The Centers for Medicare and Medicaid Services (CMS)
in their press release entitled, "CMS Releases 2022 Projected Medicare Part D Average Premium", that the average basic monthly Medicare Part D plan premium is expected to increase slightly.
Based on the 2022 Medicare Part D plan bids and current Medicare drug plan (PDP and MAPD
) enrollment, the 2022 average weighted basic monthly premium is projected to be approximately $33 per month - an increase of $2.50 from the $30.50 per month premium projected for 2021
Question: Does the projected increase in projected average Medicare Part D premiums mean you will pay more for your 2022 Medicare Part D plan?
The average monthly Medicare Part D premium figure released by CMS may not reflect
the actual changes you see in your 2022 Medicare Part D prescription drug plan premiums - or overall coverage.
The CMS projected 2022 average premium of $33.01 suggests that you should be
able to shop around during the annual Open Enrollment Period and find a stand-alone 2022 Medicare prescription drug plan (PDP) with about the same monthly premium as you currently have now,
or you may want to consider changing enrollment to a low-premium (or $0 premium) Medicare Advantage
plan that includes prescription drug coverage (MAPD).
In addition, our analysis (see below) shows that, although average (unweighted) Medicare Part D plan premiums have been decreasing for the past few years, the average stand-alone Medicare Part D (PDP-only) premium weighted by plan enrollment has been increasing
, perhaps indicating that Medicare beneficiaries are choosing Medicare Part D plans with higher premiums or staying with their same plans although their plan premiums have increased.
Question: When can I see the 2022 Medicare Part D and Medicare Advantage plans?
Starting in October, people with Medicare Part D can begin to research their Medicare health and
prescription plan options. During the annual Open Enrollment Period (AEP
) that begins October 15th and ends December 7, 2021, beneficiaries can switch Medicare plans by enrolling in their newly selected plan. If you are not sure where to begin with the annual plan review process, you can start by calling a Medicare representative at 1-800-MEDICARE for more information.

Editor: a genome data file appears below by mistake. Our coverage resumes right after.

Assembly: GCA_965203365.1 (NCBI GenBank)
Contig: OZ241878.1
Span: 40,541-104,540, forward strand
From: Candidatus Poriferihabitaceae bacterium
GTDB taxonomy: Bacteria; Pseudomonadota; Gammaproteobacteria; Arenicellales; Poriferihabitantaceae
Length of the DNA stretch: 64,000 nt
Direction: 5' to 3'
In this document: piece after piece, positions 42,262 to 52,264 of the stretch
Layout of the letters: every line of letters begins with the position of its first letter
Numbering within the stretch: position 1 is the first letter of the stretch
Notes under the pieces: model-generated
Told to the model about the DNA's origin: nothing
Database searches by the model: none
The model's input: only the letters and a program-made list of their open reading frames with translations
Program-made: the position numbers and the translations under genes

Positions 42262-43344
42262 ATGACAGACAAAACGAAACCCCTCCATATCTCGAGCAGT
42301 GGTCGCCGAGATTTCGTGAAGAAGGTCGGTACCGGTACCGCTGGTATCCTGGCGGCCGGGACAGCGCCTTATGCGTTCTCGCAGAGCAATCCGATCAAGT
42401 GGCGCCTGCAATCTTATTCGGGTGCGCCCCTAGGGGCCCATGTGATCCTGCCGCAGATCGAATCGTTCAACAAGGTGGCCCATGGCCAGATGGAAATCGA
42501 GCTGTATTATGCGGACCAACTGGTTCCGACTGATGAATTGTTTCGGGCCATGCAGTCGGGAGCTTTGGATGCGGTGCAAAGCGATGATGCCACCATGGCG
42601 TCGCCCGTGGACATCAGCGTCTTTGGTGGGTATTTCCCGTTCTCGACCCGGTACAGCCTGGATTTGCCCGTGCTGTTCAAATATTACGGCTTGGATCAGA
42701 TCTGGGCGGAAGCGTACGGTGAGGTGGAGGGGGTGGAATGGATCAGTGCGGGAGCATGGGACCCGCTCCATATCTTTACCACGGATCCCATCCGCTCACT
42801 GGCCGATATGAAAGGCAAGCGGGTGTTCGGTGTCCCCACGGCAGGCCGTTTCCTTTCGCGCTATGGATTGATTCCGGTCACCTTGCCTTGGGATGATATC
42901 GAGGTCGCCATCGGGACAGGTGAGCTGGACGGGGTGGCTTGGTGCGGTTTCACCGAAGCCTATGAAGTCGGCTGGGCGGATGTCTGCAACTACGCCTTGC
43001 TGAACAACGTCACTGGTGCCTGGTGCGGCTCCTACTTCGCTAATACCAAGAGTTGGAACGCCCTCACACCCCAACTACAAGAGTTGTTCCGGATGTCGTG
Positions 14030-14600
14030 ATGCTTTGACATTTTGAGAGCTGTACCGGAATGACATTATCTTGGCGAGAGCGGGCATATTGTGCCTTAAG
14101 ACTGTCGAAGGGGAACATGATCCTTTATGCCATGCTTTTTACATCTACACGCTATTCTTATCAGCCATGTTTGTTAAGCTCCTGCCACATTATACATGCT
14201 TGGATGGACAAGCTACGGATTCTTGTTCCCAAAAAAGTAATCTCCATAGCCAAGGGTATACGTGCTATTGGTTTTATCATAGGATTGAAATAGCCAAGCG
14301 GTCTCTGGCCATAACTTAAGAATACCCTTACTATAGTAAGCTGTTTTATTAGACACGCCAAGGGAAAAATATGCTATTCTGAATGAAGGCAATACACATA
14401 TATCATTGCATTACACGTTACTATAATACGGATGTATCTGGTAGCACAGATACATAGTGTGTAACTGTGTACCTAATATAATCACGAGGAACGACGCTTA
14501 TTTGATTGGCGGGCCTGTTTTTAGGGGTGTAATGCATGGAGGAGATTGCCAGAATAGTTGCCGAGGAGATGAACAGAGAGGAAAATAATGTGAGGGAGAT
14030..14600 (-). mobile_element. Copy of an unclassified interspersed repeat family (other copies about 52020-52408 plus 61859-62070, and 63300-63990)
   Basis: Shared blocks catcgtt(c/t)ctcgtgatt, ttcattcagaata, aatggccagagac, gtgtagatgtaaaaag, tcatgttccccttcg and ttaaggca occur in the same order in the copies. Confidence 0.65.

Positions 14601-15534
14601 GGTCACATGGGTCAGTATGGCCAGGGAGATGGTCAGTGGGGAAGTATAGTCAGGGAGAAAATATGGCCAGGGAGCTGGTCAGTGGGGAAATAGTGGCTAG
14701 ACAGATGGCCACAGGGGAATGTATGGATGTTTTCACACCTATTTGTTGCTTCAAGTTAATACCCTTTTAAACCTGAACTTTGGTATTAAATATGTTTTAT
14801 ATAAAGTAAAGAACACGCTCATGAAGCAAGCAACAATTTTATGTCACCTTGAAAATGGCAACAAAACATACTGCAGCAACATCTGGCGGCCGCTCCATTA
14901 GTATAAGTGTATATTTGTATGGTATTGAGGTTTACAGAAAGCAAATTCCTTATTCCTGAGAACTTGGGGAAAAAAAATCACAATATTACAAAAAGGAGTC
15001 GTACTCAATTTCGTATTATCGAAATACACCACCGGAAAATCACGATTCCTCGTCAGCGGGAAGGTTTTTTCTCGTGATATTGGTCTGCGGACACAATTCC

Question: Will my 2021 Medicare Part D plan inform me about 2022 plan changes?
Everyone with a Medicare Part D or Medicare Advantage plan should review their Medicare plan's Annual Notice of Change letter (ANOC
) that will be mailed in late-September. Even if your Medicare Part D plan premium remains stable (or decrease) – this
does not mean that your 2022 Medicare plan’s drug coverage costs will decrease. Your
Medicare drug plan's prescription coverage - which drugs are covered and
at what cost - usually changes every year
, even if your monthly Medicare plan premium remains the same or decreases slightly.
Finally, Medicare Part D plan members should review their Medicare plan's 2022 Evidence of Coverage (EOC) document mailed to them in early-October - or made available electronically for download. The EOC is a 200+ page document that includes detailed information about the Medicare plan's coverage.
Medicare Part D plans change each year, so please be
prepared to review your 2022 Medicare plan options starting in early
Question: How have projected Medicare Part D premiums changed over time?
The following are Medicare's annual projected basic Medicare Part D premiums weighted by enrollment. The actual annual average Medicare Part D premium reported by Medicare may be slightly higher or lower than the projected premium depending on actual Medicare plan enrollment for the year (for example, the actual 2018 average premium was $33.59
as compared to the projected average Part D premium of $33.50).
Projected basic stand-alone Medicare Part D premiums 2006 to 2022 weighted by Medicare plan enrollment.
Question: How does the CMS estimated average weighted Medicare Part D premium compare to actual stand-alone Medicare Part D (PDP) premiums?
The projected average basic Medicare Part D premiums reported by CMS include both stand-alone Medicare Part D plans (PDPs) and Medicare Advantage plans that include drug coverage (MAPDs) - and are usually much lower than the actual average Medicare Part D premiums we report each year in our PDP landscape analysis or PDP-Facts
The difference between the CMS average premium projection and our analysis is because we only consider stand-alone Medicare Part D prescription drug plans (PDPs) in our premium calculations
(or calculations showing average premiums weighted by plan enrollment). Unlike CMS, we do not include the premiums for Medicare Advantage plans offering prescription drug coverage (MAPDs) with stand-alone Medicare Part D plans (PDPs) for several reasons: